[Opinion] Why I will vote this Wednesday

South Korea has its General Elections on Wednesday. Watching the highlights to a recent television debate, which aired on local broadcaster JTBC, I could not hide my dismay.

“The country that young people have ruined, the country that young people have messed up, the elderly must save.”

This remark by former journalist Kim Jin, who appeared on the show as a panelist representing the conservative bloc, sparked much debate online. People raised concerns that such views may be shared among the leadership of the ruling People’s Power Party as Kim is not only a member of the PPP, but is also known to have personal connections to high ranking party members.

Whether he represents the party or not, his views cannot be further from the truth.

It is uncontested that South Korea’s young adults have always played a pivotal role in South Korean politics. They were at the hearth of renewing South Korea’s democracy. Students played an important role in the candlelight protests that impeached former president Park Geun-hye, who allowed her personal aide to meddle with state affairs. South Korea’s young adults also led the “Me Too” movement, seeking to correct gender-based violence in the workplace. Both cases illustrate young adults seeking to end outdated customs and practices that have plagued Korean society and politics. Korean young adults have always been at the center of the domestic political scene—not “mess[ing] up” the country, but urging it to keep up with the times.

Meanwhile, young adults here have—on the contrary—often fallen victim to state power. A young 20-year-old corporal lost his life last year, fulfilling an unjustified, yet dangerous, order. His honor was further tarnished as politicians and military officials scurried to deny responsibility. Over 150 people—mostly in their 20s and 30s—died in a crowd crush on Halloween, while the top official responsible for the safety of her constituents missed safety precaution meetings to take a personal trip. Millions of students preparing for college admissions fell into despair after learning that the daughter of South Korea’s former Minister of Justice used her father’s influence to get into a local medical school.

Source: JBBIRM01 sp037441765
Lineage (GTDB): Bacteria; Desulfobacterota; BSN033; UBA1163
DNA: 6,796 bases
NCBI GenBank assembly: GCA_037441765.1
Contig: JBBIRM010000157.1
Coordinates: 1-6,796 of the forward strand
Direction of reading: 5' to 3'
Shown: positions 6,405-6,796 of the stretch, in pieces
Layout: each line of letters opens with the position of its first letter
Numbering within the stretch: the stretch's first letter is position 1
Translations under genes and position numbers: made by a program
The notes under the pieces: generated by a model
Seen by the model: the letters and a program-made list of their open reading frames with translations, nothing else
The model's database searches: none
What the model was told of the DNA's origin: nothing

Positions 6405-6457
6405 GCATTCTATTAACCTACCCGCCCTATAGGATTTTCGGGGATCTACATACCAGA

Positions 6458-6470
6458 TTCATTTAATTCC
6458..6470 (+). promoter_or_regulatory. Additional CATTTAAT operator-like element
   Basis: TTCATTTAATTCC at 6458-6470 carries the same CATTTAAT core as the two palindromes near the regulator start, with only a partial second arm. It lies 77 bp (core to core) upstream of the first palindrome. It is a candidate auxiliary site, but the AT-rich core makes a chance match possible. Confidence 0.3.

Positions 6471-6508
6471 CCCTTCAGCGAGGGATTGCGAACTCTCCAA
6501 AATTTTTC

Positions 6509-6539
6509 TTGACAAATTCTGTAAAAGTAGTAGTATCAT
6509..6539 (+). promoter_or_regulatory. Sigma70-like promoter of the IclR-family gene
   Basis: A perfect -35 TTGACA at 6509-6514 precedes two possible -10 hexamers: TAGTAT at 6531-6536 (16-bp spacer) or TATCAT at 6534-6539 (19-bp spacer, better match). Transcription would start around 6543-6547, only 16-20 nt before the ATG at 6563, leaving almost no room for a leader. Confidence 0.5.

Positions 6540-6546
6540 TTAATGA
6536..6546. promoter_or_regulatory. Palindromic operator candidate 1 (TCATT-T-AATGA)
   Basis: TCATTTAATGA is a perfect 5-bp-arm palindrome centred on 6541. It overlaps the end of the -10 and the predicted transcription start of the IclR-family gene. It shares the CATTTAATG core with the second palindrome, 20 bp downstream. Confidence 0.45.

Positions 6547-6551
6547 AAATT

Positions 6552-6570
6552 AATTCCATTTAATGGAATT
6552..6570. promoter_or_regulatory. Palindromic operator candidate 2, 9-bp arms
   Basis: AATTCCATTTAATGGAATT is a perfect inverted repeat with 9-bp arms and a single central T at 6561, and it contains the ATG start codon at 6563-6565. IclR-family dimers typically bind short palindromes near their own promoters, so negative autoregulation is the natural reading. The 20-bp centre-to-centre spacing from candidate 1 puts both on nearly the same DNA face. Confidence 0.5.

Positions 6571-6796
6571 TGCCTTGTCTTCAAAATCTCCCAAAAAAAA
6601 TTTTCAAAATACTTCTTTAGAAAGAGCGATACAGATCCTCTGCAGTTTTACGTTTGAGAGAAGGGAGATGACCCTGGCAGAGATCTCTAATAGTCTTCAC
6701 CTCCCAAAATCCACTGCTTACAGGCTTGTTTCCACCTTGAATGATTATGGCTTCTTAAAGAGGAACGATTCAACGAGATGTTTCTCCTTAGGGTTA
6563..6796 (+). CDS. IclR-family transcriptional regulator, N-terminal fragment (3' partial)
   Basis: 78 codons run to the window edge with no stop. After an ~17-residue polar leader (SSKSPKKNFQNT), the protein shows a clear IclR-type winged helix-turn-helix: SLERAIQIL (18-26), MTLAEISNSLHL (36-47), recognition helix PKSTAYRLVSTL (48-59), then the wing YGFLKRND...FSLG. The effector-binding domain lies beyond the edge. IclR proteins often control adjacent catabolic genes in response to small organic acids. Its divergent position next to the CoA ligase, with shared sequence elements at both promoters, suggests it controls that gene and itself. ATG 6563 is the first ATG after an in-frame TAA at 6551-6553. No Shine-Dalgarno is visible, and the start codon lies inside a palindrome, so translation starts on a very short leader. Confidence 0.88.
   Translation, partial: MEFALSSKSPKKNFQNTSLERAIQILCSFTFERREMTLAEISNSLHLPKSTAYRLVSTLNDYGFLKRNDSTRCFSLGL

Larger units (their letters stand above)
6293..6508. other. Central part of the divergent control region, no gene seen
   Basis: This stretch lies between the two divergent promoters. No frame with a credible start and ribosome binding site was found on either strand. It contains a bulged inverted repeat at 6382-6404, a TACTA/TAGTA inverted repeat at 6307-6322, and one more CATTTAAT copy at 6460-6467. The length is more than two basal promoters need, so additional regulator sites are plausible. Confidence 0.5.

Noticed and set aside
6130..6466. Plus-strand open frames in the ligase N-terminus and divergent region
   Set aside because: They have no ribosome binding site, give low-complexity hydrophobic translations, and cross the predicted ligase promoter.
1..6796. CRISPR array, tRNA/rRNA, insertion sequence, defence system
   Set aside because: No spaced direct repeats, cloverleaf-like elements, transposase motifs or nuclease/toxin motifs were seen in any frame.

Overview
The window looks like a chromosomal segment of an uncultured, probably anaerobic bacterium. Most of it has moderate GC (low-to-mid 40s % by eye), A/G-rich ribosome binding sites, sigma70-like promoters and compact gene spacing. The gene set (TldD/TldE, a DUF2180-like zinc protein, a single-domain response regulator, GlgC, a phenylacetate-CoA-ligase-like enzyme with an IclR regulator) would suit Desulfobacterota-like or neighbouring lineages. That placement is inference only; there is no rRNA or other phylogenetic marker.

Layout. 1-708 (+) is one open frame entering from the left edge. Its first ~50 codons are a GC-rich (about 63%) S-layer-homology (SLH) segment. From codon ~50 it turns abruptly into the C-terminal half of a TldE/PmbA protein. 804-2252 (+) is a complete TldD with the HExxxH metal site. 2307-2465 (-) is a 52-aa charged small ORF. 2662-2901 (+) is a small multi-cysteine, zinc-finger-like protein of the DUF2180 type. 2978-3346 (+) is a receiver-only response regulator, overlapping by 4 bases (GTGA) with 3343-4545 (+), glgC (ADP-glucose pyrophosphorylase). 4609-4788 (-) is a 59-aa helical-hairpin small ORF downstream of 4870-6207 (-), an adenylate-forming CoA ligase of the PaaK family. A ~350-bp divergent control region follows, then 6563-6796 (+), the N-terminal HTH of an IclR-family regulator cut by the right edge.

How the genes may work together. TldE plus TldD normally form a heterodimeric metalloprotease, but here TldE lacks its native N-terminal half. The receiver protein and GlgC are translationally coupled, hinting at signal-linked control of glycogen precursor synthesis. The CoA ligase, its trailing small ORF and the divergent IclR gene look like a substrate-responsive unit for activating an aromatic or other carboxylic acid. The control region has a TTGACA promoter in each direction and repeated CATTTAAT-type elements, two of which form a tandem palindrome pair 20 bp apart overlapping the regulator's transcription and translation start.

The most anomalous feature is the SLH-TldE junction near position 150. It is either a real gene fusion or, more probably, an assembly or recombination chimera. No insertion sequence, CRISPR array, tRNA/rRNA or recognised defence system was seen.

And the audacity to say that Korea’s young adults have “ruined the country.”

Of course, I am not here to pour gasoline on the generational conflict Kim Jin has started. The elderly has contributed extensively to South Korea’s development, and has sacrificed far more than we can fathom. And we most certainly need their wisdom to navigate this age of political turmoil.

But Kim Jin’s remarks exhibit exactly why we should walk into that poll booth on Wednesday. South Korea’s young adults are just as attentive and reactive to politics as any other generational demographic. South Korea’s young adults know how to hold politicians accountable. We know how to stand up for ourselves when state power oppresses. We know that when a person pits two of the most vulnerable demographics against each other, their intentions are not the most angelic.

To show them that, that is why I vote.

The author is a former Editor-in-Chief and the current Chief Editorial Writer at The SNU Quill. –Ed.